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Note: Log4s is not vulnerable to log4shell (CVE-2021-44228) but the loggers that sit behind it may be. See more details.

Note: version 1.6 and above have experimental support for Scala.js. See the table of contents below for documentation.

To get started quickly, you can add this dependency to your build.sbt

libraryDependencies += "org.log4s" %% "log4s" % "1.10.0"



Logging is a generally solved problem on the JVM, thanks largely to the excellent work of Ceki Gülcü and many others. The SLF4J library solves the problem of abstracting logging over different frameworks on the JVM, and frameworks like Logback and Log4j 2 are both flexible and powerful.

On the JVM, Log4s simply sits on top of these existing subsystems. Scala's macro and value classes, enable Log4s provide an idiomatic Scala façade that does not impose runtime overhead and that frequently outperforms the common usage patterns of the JVM APIs.

Log4s also provides some additional functionality to improve the ease of logging-related development, including the Log4s Testing framework for facilitating the testing of logging-related code.

Using Log4s


Scala 2.11, 2.12 and 2.13 are fully supported. No special settings or compiler options are required: just add the dependency as described above.

Scala 2.10

Scala 2.10 support is still present, but it is beyond its support window: it may be removed in any future minor release if there's a reason. (It will not be removed in a patch release.)

The macro paradise compiler extensions are not required for Scala 2.10.

Getting a logger

Most of the time, you simply want to define a logger with a name that matches the enclosing class or module. Log4s makes this common case as easy as possible, transparently deriving the name for you with zero overhead at runtime.

package com.example.project
import org.log4s._

class DemoClass {
  // Retrieves a logger for "com.example.project.DemoClass"
  private[this] val logger = getLogger

There is no requirement that you mark your loggers with private[this], but the compiler may bypass accessors and generate direct field access if you do.

It is not required that you import org.log4s._ into your classes: calling org.log4s.getLogger will also have the same effect. I generally recommend importing the entire log4s package: it doesn't have many symbols that are likely to conflict, and importing the package makes it easy to access other logging features if needed.

Automatic logger naming also works for modules (a.k.a. objects or singletons).

object DemoClass {
  // Will log against category "com.example.project.DemoClass"
  private val logger = org.log4s.getLogger

Notice that by default, Log4s does not include a $ at the end of logger categories for modules. This is slightly different behavior from the common idiom LoggerFactory.getLogger(getClass) used to get a logger for a module, but this behavior is more consistent with Java practices and I suspect is what a majority of users will prefer. Future enhancements may provide a mechanism to allow the user to choose whether to include the trailing $.

Custom Logger Names

There are situations where you may want to use a custom logger name. E.g., you may want to have a special category for some kind of high-level events, or you may want to consolidate the logging of two related classes.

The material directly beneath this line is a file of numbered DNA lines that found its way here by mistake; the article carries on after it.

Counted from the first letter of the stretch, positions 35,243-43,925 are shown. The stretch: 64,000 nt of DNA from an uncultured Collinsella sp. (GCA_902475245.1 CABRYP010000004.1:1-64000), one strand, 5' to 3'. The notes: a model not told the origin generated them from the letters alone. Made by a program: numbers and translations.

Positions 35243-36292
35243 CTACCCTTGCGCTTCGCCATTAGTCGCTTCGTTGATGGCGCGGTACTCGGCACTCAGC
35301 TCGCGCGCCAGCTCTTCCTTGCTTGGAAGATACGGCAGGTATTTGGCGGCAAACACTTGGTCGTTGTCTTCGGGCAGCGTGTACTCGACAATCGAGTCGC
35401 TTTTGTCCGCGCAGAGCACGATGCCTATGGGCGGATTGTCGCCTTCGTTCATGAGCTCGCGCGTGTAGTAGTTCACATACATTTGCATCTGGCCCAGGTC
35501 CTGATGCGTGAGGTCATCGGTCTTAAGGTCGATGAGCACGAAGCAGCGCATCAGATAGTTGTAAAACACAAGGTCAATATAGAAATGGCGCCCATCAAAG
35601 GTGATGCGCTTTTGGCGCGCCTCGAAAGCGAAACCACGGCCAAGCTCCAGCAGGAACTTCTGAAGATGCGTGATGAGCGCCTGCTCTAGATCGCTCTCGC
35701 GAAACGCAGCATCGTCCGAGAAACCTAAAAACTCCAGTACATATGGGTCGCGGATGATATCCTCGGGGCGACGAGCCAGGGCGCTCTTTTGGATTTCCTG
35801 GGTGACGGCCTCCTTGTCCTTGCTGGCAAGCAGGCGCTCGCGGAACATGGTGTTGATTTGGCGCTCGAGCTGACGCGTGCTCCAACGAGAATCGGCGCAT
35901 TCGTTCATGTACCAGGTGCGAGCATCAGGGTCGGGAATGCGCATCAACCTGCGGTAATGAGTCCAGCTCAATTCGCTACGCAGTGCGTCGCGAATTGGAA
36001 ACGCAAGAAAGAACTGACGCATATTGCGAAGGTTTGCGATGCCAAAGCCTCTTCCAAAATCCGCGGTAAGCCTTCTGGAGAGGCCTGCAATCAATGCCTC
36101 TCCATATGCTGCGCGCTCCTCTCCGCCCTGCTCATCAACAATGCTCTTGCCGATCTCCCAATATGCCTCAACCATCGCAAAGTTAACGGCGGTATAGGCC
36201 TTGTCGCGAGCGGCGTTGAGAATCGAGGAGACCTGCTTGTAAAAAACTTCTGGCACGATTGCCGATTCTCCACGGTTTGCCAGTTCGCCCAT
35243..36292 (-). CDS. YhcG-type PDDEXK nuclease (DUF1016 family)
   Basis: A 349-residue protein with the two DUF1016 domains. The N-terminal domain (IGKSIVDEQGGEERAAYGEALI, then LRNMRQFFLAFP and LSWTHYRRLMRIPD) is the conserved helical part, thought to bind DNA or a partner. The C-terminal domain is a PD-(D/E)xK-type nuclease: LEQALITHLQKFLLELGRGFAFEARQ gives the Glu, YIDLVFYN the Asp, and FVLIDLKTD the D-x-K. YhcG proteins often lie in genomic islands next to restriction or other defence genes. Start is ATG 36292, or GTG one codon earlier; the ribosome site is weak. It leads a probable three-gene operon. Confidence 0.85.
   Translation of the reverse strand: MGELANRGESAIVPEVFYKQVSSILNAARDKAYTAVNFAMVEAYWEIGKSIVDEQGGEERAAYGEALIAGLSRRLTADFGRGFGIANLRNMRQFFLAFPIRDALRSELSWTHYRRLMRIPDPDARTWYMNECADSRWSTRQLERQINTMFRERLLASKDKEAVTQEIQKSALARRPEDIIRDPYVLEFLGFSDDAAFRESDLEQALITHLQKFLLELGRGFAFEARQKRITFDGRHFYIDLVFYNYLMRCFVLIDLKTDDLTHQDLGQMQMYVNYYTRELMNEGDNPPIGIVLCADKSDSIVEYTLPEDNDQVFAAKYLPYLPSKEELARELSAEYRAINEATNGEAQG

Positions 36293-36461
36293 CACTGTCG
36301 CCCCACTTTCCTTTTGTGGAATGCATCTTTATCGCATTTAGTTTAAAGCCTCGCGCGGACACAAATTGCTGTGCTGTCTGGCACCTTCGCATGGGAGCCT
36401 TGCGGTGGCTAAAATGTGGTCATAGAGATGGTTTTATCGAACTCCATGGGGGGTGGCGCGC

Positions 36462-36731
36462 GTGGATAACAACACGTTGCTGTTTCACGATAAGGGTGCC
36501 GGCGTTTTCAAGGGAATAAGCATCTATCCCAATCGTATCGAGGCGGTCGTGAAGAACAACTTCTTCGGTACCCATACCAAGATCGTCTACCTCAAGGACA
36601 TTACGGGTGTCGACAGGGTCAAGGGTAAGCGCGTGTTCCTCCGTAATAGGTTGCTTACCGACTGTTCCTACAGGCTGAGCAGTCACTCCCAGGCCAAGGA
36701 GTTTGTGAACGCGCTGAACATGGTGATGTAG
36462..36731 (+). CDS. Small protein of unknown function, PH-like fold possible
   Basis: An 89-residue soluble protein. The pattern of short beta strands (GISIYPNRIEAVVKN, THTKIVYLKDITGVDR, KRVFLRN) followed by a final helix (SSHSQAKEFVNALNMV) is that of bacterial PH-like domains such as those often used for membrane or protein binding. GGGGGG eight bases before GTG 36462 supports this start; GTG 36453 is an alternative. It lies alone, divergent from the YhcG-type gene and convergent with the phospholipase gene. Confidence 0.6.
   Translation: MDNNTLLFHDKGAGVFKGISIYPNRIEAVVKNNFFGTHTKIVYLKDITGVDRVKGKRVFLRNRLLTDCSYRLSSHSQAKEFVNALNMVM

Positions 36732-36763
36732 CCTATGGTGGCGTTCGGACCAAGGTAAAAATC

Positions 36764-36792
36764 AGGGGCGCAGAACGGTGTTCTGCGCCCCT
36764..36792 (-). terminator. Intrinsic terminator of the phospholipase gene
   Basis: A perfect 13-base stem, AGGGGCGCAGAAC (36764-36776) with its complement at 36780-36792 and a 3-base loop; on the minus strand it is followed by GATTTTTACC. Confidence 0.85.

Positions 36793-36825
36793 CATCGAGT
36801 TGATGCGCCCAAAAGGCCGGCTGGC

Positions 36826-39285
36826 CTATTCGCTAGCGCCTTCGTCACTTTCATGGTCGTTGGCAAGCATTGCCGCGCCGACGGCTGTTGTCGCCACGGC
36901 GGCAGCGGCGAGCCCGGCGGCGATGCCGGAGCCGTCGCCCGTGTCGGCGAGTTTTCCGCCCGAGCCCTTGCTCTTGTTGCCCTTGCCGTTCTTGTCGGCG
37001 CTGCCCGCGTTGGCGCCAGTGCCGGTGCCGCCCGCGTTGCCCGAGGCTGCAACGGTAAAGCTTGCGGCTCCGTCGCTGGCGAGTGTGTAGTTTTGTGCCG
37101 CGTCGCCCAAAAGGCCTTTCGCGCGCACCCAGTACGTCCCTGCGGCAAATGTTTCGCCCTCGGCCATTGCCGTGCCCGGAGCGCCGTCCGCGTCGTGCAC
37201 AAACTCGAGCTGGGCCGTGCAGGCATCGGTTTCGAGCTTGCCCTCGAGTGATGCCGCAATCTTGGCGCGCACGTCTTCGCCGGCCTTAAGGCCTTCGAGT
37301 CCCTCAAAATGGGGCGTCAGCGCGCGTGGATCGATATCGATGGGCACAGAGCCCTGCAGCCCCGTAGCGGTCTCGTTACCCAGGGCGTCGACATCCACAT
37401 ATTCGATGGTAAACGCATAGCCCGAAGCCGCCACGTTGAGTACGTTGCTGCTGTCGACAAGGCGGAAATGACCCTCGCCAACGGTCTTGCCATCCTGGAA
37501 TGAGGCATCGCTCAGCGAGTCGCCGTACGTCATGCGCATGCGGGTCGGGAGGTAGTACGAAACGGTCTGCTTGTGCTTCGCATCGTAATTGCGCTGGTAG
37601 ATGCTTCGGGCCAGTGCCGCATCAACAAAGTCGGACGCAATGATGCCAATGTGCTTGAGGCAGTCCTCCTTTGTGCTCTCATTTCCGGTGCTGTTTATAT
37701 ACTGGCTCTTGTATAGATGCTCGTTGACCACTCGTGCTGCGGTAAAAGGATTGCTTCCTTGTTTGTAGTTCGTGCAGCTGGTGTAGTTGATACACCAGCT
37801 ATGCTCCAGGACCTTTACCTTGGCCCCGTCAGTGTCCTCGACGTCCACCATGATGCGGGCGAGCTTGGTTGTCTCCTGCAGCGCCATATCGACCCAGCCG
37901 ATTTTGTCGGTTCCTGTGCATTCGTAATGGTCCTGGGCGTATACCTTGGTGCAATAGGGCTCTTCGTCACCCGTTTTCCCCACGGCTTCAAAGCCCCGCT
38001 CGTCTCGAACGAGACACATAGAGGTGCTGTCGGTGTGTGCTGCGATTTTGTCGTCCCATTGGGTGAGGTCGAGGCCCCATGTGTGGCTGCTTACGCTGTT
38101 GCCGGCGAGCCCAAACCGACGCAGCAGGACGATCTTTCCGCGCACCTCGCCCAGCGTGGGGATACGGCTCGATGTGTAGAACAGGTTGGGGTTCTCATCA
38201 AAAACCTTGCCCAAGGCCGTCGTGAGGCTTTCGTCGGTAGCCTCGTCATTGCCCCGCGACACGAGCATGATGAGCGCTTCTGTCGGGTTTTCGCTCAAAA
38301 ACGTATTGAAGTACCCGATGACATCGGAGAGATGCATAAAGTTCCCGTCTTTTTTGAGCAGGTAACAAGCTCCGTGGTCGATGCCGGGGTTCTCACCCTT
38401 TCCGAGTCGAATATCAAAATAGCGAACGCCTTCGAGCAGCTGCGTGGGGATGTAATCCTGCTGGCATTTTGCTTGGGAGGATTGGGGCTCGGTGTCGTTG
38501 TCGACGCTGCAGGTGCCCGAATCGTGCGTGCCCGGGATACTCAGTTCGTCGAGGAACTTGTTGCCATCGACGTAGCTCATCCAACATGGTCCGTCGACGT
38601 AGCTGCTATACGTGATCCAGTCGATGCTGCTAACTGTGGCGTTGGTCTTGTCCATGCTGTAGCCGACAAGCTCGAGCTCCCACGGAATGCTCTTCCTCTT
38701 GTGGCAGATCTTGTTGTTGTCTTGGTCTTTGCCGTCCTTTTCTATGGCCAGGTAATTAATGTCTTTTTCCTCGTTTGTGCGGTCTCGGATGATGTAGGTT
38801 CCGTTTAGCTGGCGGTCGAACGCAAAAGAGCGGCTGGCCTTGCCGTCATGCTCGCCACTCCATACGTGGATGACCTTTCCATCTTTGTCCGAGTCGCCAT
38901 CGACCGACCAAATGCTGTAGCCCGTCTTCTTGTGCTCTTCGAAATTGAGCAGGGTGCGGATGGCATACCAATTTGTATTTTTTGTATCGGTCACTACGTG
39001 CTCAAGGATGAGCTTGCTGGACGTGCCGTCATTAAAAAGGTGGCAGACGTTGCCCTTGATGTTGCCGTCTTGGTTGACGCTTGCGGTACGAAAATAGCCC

To accomplish this, you can simply pass a name directly to getLogger.

import org.log4s._

object CustomNamed {
  private[this] val queryLogger = getLogger("queries")

Although this is fully supported, I recommend that you use the automatic class-named loggers most of the time. Class-named loggers provide useful debugging information and usually align well with the decisions you'll make about which logging statements you want to enable in which situations. By letting the compiler provide the name for you, you also reduce the chance of errors as you refactor your code.

Instance or static?

My recommendation is that by default you create your loggers as instance variables and mark them as private[this]. This may be more compatible with some complex classloading environments, and this practice is more friendly to principles of encapsulation.

However, if a specific class will be instantiated very frequently, you may want to move its logger to the companion module and mark it private. There are some cases where greater visibility is justified, but these are infrequent for most applications.

The SLF4J FAQ has a good discussion of the tradeoffs between static and instance loggers.

Logging messages

The logger interfaces are extremely simple, but they're more powerful than they look. All the standard loggers take a single argument of type string.

class MyClass(val data: Map[String,Int]) {
  private[this] val logger = org.log4s.getLogger

  logger.debug("Constructing new instance of MyClass")
  logger.trace(s"New instance's data set: $data")

Unlike SLF4J, there are no special methods for parameterized logging, because it turns out to be completely unnecessary. Parameterized logging serves two primary purposes: it provides an easy way to construct complex strings, and it helps avoid some of the costs of building a dynamic message when the message is at a level that is not enabled.

As you can see from the example, Scala 2.10's string interpolation is a much more powerful solution to the first of these issues—and it even saves the runtime work of parsing a format string by splitting up the string into easily concatenated pieces at compile time.

Log4s goes even further in that it uses macros to manipulate the execution so that the string interpolations are not even performed unless the logger is enabled. It does this by inspecting the structure of the argument that you pass into the logger.